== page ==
When we first proposed tax cuts, for example, there were those who were certain that our plan would cause even larger deficits, because revenues would shrink. We all know what happened. An economy featuring growth and opportunity produced $44 billion more in revenues by 1985.

And then there were those who said our plan was a giveaway to the rich. Well, guess what? According to figures recently pointed to by Senator Bill Roth of Delaware, since our tax cut plan was installed, the payments of lower and middle income earners have shrunk by 11.1 percent while the payments of high-income taxpayers have increased by 12.6 percent. Of the $44 billion increase in tax revenue from 1981 to 1985, 81.6 percent was paid for by the tiny 1.5 percent of all taxpayers whose income was over $100,000. In fact, taxes paid by all those with incomes above $50,000 rose by $63.5 billion, and this allowed for a substantial $18.9 billion tax decrease for those with incomes below $50,000.

And then, finally, there were those who said that cutting taxes would cause more inflation. Boy, do I remember that one. Believe me, the now-embarrassing quotes make a lengthy list. Anyway, after 2 years of back-to-back, double-digit inflation—the first time that had happened since World War I—we saw inflation head downward and stay down. Today it's between 3 or 4 percent, and once again the critics were wrong.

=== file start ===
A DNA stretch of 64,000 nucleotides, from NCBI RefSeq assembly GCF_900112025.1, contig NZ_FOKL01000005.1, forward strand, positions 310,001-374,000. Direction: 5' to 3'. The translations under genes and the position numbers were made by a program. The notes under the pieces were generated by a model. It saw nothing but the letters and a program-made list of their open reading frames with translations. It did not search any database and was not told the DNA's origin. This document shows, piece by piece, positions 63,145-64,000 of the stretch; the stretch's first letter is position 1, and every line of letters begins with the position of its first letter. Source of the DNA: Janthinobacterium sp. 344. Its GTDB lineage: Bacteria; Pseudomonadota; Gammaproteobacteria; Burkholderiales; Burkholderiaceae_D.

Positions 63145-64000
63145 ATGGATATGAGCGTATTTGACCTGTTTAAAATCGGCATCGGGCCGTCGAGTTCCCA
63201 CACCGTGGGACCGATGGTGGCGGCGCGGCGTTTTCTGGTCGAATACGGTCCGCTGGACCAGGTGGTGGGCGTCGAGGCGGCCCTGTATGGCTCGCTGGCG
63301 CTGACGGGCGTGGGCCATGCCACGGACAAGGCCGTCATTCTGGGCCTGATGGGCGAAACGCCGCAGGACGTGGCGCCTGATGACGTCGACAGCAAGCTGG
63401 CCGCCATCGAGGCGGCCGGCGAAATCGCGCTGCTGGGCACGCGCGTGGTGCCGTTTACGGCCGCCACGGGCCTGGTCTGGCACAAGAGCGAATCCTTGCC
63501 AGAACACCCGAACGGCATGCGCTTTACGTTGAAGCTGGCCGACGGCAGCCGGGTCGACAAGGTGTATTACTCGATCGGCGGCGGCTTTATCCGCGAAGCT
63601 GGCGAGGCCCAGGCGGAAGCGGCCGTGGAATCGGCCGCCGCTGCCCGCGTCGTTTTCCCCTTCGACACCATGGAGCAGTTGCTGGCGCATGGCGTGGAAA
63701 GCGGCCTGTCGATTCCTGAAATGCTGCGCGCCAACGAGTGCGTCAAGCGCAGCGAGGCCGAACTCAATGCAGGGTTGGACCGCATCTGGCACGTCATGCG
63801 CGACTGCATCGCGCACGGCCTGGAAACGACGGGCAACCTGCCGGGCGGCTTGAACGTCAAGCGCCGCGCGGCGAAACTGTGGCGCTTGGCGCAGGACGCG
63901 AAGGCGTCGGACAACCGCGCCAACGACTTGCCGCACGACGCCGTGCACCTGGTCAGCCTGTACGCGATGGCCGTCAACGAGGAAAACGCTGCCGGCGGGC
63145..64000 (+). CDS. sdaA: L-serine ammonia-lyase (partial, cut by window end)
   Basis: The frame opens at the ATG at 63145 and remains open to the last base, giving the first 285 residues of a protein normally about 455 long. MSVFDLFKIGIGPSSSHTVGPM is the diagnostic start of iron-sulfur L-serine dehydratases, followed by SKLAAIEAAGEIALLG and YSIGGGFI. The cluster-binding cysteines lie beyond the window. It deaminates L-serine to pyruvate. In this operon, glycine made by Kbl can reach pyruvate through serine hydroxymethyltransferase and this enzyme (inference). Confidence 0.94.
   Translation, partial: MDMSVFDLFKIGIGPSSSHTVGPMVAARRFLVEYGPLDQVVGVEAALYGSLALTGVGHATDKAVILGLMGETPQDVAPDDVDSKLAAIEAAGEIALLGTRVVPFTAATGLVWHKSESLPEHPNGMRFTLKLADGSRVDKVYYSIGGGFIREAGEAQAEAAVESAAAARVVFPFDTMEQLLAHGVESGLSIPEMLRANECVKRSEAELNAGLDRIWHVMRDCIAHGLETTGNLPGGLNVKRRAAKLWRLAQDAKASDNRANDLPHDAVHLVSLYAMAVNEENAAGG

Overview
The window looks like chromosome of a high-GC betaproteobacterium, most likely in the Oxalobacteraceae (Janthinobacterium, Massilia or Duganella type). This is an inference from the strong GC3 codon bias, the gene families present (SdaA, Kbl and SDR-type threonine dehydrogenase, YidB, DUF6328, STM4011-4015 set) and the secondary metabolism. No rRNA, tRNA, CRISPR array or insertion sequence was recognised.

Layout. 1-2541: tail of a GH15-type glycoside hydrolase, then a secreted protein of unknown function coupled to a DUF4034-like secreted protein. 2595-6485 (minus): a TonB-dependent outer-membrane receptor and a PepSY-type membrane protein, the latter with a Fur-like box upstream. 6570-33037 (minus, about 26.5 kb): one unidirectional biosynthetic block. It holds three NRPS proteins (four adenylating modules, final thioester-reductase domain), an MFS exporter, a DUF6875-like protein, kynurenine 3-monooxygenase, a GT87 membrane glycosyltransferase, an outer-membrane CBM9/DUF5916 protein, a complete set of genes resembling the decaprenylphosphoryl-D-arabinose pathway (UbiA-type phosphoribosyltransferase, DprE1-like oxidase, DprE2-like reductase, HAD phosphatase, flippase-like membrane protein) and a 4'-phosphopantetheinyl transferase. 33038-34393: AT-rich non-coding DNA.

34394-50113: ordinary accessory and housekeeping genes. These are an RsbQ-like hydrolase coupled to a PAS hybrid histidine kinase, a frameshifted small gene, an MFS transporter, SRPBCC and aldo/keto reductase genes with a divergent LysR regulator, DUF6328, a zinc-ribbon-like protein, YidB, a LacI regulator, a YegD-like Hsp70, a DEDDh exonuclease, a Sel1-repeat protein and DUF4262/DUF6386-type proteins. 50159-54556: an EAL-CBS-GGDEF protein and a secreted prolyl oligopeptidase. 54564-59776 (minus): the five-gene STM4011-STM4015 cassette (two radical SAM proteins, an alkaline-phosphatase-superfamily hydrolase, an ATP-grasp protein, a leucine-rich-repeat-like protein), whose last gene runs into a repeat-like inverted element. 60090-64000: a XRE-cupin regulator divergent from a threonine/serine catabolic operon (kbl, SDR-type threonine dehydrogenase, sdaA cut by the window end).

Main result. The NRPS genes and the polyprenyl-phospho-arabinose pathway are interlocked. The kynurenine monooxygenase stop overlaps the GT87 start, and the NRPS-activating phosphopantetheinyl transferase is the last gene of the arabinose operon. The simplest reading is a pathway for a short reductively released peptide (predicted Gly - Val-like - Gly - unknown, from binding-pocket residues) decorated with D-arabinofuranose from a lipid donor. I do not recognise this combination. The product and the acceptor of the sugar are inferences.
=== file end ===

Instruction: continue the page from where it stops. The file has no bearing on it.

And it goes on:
There were other stories, too, not just predictions that unemployment was going to go higher but that high levels of unemployment were here to stay. Some folks even said we had to get used to unemployment rates of 7 and 8 percent or even higher. But we created over 13 million new jobs instead, and last month the total unemployment rate hit an even 6 percent.